Why any sane person should join an anti-capitalist movement

RSA video and podcast of David Harvey on the credit crunch – David Harvey has read, re-read and taught Marx’s Capital every year for the last four decades. According to him ‘any sane person today would join an anti-capitalist organisation, because otherwise we are screwed’ (or something along those lines) –

And the podcast from Thinking Allowed –  http://www.bbc.co.uk/programmes/b00s3fzq

 My summary of the above two together – These are relevant to the question ‘Assess the relevance of Marxist theory to an understanding of contemporary society’

This is really quite advanced stuff for an A level student – and quite difficult to understand – I will try and clarify if you don’t get it – catch me at the end of the day sometime!

David Harvey’s basic theory is that Capitalism is a system that grows in boom-bust cycles – the bust phase being what is commonly known as an ‘economic crisis’, which typically requires Nation States to step in and ‘rebalance’ the system to get economic growth going again.  The problem is that the solutions to one economic crisis simply lay the foundations for another crisis, or downturn in economic growth, at some future point in another part of the world, or another sector of the economy.

David Harvey demonstrates one way in which Marxist theory is still relevant to understanding contemporary events – Here is how Harvey explains the ‘credit crunch’ in Marxist terms –

He starts off by pointing out that ‘the excessive power of finance capital’ is the root problem of the current crisis – In other words the banking and credit industries who lend money had (and still arguably have) too much power – but how did this happen?

Harvey goes back to another ‘economic crisis’ in the 1970s to explain this. At this point in history, he points out that wages, especially in the manufacturing sectors, in Europe were too high in order for Capitalists to make a profit. This crisis was solved by outsourcing manufacturing to the developing world where labour is cheaper and a combination of high unemployment in the West and Thatcher breaking the power of unions in the 1980s. This then meant that overall labour costs were lower, restoring profitability and economic growth.

However, wages provide people with the money that buys goods – thus a reduction in wages lead to a reduction in the demand for goods and services, which again reduces profit for Capitalists –

The solution to this problem was ‘pumping up the credit economy’ – or encouraging consumers to get out their credit cards and take on more debt.  The average British household has trebled its debt in the last thirty or forty years, most of this debt being in the form of mortgages, which most of us regard as a normal part of adult life.

The end result of this is that the banking and finance sectors have grown massively in recent years – before the credit crunch, in the mid 2000s, they represented 30% of the British economy. The profits of these industries have soared in 1990s – whereas manufacturing profits were declining and Harvey argues that Britain has screwed the manufacturing industry to keep the financiers happy –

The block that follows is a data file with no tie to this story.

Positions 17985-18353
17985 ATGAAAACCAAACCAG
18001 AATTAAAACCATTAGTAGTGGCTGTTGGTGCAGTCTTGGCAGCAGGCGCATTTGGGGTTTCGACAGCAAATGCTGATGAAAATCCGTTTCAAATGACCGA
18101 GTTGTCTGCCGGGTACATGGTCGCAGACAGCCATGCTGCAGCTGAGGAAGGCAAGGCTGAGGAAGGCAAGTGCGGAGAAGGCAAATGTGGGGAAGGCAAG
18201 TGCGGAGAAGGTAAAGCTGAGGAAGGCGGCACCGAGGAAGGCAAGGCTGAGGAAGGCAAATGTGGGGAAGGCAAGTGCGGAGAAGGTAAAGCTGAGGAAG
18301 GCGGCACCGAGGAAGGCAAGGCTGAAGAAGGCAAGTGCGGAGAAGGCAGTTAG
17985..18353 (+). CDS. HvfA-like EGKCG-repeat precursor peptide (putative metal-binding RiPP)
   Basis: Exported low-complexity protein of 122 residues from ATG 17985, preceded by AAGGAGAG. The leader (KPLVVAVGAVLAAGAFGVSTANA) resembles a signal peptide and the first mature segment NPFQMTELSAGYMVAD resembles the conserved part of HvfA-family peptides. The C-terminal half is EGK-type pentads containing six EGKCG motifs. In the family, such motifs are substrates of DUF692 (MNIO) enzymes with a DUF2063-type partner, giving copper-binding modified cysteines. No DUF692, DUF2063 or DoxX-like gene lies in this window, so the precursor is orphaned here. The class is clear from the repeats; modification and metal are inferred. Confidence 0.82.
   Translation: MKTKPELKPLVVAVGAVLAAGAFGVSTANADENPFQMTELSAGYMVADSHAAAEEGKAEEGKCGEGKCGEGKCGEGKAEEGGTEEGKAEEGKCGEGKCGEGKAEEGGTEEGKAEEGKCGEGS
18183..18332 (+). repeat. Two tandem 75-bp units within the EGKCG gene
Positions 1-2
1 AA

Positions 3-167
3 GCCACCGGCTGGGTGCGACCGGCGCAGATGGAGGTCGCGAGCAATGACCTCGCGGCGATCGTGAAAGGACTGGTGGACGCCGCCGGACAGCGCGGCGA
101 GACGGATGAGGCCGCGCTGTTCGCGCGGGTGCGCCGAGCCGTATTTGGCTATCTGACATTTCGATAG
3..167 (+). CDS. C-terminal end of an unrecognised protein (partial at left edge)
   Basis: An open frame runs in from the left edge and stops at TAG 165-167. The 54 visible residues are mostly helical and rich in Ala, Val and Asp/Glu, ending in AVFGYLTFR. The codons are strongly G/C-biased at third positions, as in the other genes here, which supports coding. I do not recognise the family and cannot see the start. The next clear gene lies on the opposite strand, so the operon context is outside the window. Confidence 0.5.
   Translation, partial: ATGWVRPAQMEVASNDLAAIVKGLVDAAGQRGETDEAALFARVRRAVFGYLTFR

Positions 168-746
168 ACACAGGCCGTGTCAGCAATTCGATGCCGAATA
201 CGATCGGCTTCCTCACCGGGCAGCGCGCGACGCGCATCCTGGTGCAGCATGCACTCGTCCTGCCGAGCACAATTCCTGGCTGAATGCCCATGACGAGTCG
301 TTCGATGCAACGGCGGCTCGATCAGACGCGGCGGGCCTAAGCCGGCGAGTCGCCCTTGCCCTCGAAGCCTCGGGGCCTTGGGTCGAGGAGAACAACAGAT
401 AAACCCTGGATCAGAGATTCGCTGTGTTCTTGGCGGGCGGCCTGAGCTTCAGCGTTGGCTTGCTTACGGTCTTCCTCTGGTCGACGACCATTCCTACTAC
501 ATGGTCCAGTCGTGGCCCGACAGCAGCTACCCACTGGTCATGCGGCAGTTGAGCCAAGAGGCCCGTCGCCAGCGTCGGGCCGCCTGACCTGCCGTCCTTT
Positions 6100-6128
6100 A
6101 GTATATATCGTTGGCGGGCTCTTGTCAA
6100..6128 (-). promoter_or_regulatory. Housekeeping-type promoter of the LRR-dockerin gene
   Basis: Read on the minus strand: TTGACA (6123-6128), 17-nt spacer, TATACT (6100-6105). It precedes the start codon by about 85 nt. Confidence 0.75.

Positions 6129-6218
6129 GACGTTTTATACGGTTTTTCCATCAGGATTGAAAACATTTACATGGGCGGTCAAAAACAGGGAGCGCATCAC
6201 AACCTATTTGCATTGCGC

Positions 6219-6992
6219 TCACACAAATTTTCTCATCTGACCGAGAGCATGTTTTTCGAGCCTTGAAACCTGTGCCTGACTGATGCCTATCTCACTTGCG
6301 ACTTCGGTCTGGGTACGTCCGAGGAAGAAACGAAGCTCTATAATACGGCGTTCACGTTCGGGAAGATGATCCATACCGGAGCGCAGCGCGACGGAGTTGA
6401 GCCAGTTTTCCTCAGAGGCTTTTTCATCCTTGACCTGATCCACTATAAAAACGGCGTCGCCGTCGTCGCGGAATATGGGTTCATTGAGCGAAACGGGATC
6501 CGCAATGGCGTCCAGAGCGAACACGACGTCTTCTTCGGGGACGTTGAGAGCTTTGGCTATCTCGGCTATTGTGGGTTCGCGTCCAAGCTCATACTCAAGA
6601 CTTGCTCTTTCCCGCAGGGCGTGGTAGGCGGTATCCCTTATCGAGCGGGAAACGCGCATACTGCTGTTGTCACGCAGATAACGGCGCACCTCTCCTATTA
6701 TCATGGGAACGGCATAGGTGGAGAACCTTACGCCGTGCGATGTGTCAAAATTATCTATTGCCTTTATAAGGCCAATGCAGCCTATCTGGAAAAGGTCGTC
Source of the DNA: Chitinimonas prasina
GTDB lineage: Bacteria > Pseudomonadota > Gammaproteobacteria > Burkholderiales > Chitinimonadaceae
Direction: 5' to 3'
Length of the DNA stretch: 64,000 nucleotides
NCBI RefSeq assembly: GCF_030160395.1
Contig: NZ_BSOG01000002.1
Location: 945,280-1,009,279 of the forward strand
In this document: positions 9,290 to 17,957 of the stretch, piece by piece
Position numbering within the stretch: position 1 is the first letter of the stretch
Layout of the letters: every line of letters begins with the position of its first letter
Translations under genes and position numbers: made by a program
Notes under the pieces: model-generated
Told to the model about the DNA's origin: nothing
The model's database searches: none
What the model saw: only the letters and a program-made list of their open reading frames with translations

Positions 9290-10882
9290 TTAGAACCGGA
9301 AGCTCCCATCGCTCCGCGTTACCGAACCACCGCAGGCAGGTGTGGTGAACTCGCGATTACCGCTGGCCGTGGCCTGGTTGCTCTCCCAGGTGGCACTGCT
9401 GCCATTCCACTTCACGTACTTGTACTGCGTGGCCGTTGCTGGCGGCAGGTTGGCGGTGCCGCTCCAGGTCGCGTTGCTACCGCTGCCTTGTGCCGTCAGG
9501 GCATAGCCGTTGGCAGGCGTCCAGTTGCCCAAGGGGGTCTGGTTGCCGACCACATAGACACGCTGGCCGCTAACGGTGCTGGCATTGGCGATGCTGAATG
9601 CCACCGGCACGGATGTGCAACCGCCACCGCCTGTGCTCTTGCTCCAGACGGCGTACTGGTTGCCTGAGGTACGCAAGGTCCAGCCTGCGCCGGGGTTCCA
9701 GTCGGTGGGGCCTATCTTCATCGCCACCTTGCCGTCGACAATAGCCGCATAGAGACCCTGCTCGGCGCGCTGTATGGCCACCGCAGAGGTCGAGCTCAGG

Something else that happened in the last decade was the ‘deregulation of the finance sector’ – banks and hedge funds were given more freedom to lend – and many banks such as Northern Rock did so to people who could not realistically afford to pay back what they borrowed – eventually people woke up to this fact and the banking sector of the economy started to collapse (economic growth based on debt which needs to be repaid – once it’s realised this can’t be repaid it causes a crash)

Of course in Britain, this was a disaster, because baking  represented 30% of our economy – so the government bailed the banks out – and now we have a massive national debt – and what are the Tories doing – cutting our public services by 25% and raising the pension age so we, the tax payer,  can pay for this.

What are we actually paying for – the billions of pounds of profit that the heads of banks have taken in wages and bonuses over the last two decades. We are paying for them – The unequal accumulation of wealth has not stopped – in 2009 more billionaires were created in India than ever and in the same year the managers of the 5 biggest hedge funds in the world shared bonuses of $15 billion.

The wealthy are doing fine out of the credit crunch, while we the people, in our ignorance of how Thatcher and the Bliar pimped our nation to the transnational capitalist class over the last three decades, pick up the bill for their wealth years later.  

Harvey’s theory is that Capitalism can never solve its own crisis problems – it just moves them around geographically – eventually it is the little man that gets shafted while the wealthy just go on getting wealthier. This is classic Marx – all that has really happened since his day is that Capitalism has become more complex, some may say convoluted, but at its root – Capital will always make the little man pay for his wealth accumulation.

Harvey argues that any sensible person right now would join an anti capitalist organisation. If you decide to join one, an interesting debate would be ‘what level of violence is it acceptable to use against the Capitalist class and their Tory apologists in order to get your money back?’

Of course Harvey has his critics, and you might like to read the commentary below the video…

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